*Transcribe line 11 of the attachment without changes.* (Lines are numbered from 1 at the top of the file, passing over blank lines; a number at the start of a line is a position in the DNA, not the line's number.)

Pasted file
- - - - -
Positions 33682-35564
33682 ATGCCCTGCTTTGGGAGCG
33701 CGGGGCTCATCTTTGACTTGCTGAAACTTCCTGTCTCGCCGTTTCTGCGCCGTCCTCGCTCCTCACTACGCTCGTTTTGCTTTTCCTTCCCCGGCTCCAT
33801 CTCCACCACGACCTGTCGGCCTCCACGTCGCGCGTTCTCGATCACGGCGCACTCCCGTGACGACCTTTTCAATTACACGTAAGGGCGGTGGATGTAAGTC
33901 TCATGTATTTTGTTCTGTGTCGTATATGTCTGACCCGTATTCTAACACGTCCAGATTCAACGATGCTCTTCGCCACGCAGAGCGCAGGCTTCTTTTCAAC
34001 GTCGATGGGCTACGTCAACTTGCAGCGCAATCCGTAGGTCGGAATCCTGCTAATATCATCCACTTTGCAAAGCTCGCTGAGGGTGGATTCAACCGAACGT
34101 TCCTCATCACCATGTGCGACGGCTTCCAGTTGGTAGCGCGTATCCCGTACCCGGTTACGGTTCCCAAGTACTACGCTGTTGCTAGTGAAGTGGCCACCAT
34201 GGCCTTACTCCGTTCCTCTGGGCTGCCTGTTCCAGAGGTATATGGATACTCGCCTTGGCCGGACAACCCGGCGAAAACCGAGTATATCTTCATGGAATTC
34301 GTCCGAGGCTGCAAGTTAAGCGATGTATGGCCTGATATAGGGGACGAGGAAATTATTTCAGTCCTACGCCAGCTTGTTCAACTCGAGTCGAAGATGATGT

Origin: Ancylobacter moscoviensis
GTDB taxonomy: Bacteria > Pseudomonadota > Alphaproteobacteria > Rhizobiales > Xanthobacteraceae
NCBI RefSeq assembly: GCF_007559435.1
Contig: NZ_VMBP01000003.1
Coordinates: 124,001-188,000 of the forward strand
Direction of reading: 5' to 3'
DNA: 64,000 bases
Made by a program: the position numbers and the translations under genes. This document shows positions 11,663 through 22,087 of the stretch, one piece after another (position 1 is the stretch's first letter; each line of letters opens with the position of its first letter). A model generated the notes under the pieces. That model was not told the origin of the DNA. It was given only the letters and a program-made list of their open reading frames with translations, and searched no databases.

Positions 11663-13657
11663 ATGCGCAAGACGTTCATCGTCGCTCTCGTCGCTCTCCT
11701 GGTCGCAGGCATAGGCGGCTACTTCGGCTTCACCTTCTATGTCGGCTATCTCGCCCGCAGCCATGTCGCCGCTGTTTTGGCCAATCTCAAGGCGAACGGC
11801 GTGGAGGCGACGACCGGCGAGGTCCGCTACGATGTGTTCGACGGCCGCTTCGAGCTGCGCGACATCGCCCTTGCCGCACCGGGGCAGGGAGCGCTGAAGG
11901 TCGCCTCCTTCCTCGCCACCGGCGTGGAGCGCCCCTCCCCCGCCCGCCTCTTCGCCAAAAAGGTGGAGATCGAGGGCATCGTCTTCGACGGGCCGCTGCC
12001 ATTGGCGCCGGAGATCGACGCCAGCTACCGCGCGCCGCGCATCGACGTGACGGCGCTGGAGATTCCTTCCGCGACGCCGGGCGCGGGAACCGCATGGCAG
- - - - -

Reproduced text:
GTDB taxonomy: Bacteria > Pseudomonadota > Alphaproteobacteria > Rhizobiales > Xanthobacteraceae